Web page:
A corporation is a business entity that is separate and independent of its owners. The owners, or stockholders, elect a board of directors who manage the corporation. The board of directors is responsible for appointing the officers who run the corporation’s daily business. There are different types of corporations such as the Subchapter C corporation, (“C corporation”), the Subchapter S corporation, (“S corporation”), and the personal services corporation. Not all states recognize the various types of corporations. For tax purposes, the IRS treats all corporations as either C corporations or S corporations.
Subchapter C Corporation
A C corporation is the traditional form used by large businesses. In order to create a C corporation, a state filing is required. A C corporation may exist in perpetuity, meaning it survives the death of its owners. The corporation must hold annual meetings and maintain extensive records.
Advantages and Disadvantages
A primary advantage of a corporation is that the owners are not personally liable for the business’s debts and liabilities. For example, if a C corporation was sued because it did not pay its bills, the creditors could not seek satisfaction of those debts from the owners. Another advantage is that is relatively easy to raise starting capital for a new business through the sale of the corporation’s shares, and these shares are easily transferable.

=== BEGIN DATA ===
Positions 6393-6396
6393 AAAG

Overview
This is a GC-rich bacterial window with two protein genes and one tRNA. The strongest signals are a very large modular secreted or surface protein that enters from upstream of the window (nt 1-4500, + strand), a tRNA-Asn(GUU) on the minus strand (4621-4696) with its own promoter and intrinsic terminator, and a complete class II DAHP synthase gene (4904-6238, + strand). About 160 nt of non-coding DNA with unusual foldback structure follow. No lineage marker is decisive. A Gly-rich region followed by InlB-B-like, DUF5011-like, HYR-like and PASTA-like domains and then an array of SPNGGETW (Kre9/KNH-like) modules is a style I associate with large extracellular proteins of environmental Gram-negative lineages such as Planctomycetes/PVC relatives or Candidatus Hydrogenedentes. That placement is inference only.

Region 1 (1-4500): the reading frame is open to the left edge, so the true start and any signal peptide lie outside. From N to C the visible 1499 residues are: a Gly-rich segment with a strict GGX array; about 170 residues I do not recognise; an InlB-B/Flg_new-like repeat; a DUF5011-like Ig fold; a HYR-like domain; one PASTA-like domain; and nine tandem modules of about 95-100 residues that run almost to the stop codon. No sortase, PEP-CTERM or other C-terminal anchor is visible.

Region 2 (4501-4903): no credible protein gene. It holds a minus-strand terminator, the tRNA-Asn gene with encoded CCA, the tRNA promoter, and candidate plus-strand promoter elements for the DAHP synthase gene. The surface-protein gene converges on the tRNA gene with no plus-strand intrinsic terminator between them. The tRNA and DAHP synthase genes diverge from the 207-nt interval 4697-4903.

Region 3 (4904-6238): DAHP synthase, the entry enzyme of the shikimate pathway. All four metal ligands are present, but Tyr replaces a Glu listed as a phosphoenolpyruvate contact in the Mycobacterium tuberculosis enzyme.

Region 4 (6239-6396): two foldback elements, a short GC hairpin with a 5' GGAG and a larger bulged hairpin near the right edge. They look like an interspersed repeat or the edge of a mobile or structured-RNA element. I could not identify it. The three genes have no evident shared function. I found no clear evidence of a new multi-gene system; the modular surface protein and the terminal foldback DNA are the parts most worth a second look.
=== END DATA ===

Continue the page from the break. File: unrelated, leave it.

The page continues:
Generally speaking, the highest corporate tax rate is lower than that of the highest personal tax rate. However, the threat of “double taxation” exists. This means that the corporation is taxed on its income and its owners are likewise taxed when profits are distributed to the owners in the form of dividends. While a corporation may deduct the costs of providing benefits to its employees and officers from income, its owners are not allowed to deduct business losses from their income.
A disadvantage to this form of business is that extensive state and federal regulations apply and it is generally more expensive to form and operate a corporation that other types of businesses.
Subchapter S Corporation
An S corporation is similar to a C corporation in that corporate recordkeeping and procedures are required and the owners enjoy protection from personal liability for the business debts. However, an S corporation differs in that the maximum number of shareholders is limited to no more than 100 and an S corporation is not taxed. Owners of